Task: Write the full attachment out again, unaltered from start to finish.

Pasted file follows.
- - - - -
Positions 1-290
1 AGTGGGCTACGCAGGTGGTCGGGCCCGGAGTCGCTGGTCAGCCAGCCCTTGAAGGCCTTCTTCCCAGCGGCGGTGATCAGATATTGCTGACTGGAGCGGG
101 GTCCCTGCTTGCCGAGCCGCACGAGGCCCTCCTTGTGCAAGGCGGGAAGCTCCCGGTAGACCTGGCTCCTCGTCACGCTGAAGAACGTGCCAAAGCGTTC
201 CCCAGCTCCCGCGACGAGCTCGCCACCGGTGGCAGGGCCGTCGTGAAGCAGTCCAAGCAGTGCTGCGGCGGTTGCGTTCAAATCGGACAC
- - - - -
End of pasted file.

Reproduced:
Positions 1-290
1 AGTGGGCTACGCAGGTGGTCGGGCCCGGAGTCGCTGGTCAGCCAGCCCTTGAAGGCCTTCTTCCCAGCGGCGGTGATCAGATATTGCTGACTGGAGCGGG
101 GTCCCTGCTTGCCGAGCCGCACGAGGCCCTCCTTGTGCAAGGCGGGAAGCTCCCGGTAGACCTGGCTCCTCGTCACGCTGAAGAACGTGCCAAAGCGTTC
201 CCCAGCTCCCGCGACGAGCTCGCCACCGGTGGCAGGGCCGTCGTGAAGCAGTCCAAGCAGTGCTGCGGCGGTTGCGTTCAAATCGGACAC